Exploring Teacher Learning in New Immigrant Destinations: Practice and Policy Implications
Megan Hopkins

About the research


NAEd/Spencer Postdoctoral Fellowship

Award Year



University of California, San Diego

Primary Discipline

Second Language Learning/Bilingual Education
In the context of demographic change, school systems across the United States, in some of the most unexpected places, must develop policies and practices that support growing numbers of immigrant students, many of whom are in the process of learning English (often referred to as “English learners” or ELs in the policy arena). Teachers in particular are essential for providing a welcoming environment and employing instructional practices that attend to newcomers’ linguistic, academic, cultural, and socioemotional needs, yet research has shown that most are underprepared for this work, especially teachers of ELs at the elementary level. Given the importance of collaboration for facilitating teacher learning and development, as well as for supporting student achievement, this study will explore elementary school teachers’ opportunities to learn from one another about EL instruction in two new immigrant destinations, one urban and one suburban. Further, it will explore how district and school organizational contexts support teachers’ EL-related learning opportunities, and the implications for EL student achievement. Employing a sequential explanatory mixed methods design, the study will draw on school staff surveys and interviews, as well as classroom composition and student achievement data. First, social network analysis will be used to compare and contrast teachers’ informal and formal learning opportunities, and the organizational contexts in which these opportunities are situated, both within and between schools and school districts. Second, Qualitative Comparative Analysis will be employed to explore the relationships between dimensions of the organizational context, teachers’ interactions, and EL achievement. Findings from this study will inform instructional decision making in the two school districts, and it will inform broader policy conversations related to how school systems in new immigrant destinations can organize supports for teacher learning and development.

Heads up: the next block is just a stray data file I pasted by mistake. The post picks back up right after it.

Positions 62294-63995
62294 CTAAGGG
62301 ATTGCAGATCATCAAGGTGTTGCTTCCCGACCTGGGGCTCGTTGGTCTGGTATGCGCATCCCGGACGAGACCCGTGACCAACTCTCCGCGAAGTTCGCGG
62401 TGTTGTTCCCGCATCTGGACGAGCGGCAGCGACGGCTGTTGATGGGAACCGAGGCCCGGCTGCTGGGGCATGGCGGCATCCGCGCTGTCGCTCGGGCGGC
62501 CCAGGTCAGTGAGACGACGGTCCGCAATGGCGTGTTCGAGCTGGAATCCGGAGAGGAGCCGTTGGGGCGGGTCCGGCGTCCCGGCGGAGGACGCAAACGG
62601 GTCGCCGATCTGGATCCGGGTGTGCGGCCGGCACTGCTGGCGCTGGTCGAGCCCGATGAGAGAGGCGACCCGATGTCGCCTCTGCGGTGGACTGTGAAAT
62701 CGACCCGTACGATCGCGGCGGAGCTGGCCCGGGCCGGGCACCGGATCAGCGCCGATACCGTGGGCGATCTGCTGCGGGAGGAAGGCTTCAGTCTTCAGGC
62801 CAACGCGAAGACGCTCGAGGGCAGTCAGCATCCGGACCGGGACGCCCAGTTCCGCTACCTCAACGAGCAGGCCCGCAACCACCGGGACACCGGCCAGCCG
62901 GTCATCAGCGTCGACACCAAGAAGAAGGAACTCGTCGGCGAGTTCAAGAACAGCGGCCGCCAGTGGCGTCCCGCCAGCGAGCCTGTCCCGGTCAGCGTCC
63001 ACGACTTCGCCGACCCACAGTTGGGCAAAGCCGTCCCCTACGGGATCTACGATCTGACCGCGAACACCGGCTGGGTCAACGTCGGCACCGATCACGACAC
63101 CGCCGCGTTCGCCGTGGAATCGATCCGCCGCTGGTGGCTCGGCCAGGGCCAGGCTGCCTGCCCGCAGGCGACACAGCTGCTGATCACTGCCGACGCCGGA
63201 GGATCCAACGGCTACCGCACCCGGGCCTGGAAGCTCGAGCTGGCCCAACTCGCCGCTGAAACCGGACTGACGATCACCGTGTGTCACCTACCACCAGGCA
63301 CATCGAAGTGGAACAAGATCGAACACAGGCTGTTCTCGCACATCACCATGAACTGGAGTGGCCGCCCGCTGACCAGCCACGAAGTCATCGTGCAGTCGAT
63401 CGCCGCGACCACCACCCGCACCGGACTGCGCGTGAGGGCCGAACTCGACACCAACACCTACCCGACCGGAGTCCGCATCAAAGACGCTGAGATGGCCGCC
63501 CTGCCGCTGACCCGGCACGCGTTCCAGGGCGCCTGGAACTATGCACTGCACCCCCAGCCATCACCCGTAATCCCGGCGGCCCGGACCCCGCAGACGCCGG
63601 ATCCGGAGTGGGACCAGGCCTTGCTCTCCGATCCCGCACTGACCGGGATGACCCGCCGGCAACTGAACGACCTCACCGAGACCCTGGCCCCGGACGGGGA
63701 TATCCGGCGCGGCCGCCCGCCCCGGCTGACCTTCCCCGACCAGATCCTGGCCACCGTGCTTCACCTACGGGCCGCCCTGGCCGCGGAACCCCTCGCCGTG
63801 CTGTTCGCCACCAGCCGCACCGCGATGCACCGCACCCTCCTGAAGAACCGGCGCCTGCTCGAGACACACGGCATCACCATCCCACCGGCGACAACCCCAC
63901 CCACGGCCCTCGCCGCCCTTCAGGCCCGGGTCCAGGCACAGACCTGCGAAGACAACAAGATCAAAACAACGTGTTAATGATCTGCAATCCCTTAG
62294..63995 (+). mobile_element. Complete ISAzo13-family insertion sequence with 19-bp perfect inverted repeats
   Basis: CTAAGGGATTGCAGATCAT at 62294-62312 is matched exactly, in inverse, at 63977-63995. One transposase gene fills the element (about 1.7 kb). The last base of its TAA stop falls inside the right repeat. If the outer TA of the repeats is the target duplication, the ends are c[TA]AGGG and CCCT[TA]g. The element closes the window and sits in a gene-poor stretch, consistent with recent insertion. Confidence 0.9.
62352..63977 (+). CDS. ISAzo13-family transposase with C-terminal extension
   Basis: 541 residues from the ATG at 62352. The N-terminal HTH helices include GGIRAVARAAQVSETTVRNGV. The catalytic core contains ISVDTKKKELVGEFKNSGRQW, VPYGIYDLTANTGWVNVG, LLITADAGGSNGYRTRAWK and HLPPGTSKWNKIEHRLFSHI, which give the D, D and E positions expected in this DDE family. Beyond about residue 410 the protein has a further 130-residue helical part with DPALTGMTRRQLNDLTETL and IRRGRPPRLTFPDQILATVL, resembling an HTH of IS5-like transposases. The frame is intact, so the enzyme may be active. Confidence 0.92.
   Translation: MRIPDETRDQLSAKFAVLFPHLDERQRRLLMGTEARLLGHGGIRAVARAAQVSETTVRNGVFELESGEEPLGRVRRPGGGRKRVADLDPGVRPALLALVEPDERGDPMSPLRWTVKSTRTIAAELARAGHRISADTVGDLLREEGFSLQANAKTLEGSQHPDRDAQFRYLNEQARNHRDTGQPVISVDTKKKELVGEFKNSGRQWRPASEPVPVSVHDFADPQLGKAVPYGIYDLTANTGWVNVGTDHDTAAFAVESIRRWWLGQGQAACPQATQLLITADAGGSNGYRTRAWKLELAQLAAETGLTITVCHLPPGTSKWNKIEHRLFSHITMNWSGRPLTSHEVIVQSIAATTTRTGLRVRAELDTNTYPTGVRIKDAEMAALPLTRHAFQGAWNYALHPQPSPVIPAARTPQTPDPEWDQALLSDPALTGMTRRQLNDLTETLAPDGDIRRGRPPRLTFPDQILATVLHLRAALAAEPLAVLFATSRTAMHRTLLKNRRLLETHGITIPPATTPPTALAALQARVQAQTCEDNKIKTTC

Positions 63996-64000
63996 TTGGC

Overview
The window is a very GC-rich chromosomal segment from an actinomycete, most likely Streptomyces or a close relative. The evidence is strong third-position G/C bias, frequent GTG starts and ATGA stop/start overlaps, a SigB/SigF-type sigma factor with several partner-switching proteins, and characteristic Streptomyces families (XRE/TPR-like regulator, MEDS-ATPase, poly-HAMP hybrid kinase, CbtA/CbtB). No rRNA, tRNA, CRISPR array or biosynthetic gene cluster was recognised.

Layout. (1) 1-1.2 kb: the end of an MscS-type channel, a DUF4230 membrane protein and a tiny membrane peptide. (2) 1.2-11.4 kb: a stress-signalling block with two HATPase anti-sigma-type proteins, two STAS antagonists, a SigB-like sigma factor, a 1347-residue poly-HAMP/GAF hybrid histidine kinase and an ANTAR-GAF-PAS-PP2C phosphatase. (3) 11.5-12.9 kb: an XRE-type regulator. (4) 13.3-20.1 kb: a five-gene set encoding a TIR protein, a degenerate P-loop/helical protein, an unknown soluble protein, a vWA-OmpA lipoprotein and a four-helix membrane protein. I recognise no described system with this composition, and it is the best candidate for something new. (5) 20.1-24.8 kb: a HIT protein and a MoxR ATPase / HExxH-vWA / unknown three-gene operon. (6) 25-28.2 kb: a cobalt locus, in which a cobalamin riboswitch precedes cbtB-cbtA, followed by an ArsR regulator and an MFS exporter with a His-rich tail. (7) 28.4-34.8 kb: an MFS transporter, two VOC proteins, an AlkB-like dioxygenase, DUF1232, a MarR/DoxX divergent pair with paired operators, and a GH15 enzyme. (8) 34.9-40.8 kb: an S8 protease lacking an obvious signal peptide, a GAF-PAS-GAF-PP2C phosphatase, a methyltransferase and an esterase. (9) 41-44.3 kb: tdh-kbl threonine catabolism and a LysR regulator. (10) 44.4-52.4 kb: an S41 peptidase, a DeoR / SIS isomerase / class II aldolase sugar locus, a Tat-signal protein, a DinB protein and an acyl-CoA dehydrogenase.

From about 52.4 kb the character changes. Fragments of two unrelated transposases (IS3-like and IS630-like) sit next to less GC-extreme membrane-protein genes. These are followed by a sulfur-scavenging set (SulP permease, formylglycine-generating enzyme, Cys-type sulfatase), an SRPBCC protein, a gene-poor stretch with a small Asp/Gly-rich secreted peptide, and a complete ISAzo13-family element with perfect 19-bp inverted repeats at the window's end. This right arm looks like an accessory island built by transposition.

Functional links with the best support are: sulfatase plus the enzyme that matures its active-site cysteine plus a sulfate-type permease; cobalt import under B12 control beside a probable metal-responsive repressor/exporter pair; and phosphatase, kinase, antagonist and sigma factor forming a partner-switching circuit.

About Megan Hopkins
Megan Hopkins is an assistant professor in the Department of Education Studies at the University of California, San Diego. She employs an ecological approach in her research to examine how institutions, such as school districts, schools, and community organizations, interact to enable or constrain teacher learning and development. A former bilingual teacher, Hopkins is particularly interested in understanding how formal policies and structures, as well as school norms and individual beliefs, shape teachers’ learning opportunities in bi/multilingual contexts, and in exploring how bilingual teachers’ informal leadership contributes to educational change efforts. Her scholarship has appeared in several top-tier journals, including Educational Researcher, Educational Policy, Journal of Teacher Education, and American Educational Research Journal. She also co-edited the volumes Forbidden Language: English Learners and Restrictive Language Policies (with P. Gándara, Teachers College Press, 2010) and School Integration Matters: Research-Based Strategies to Advance Equity (with E. Frankenberg and L. M. Garces, Teachers College Press, 2016). In 2011, Hopkins received the Dissertation of the Year Award from the Bilingual Education Research Special Interest Group of the American Educational Research Association. She received her Ph.D. in Education from the University of California, Los Angeles, and completed a postdoctoral fellowship at Northwestern University.

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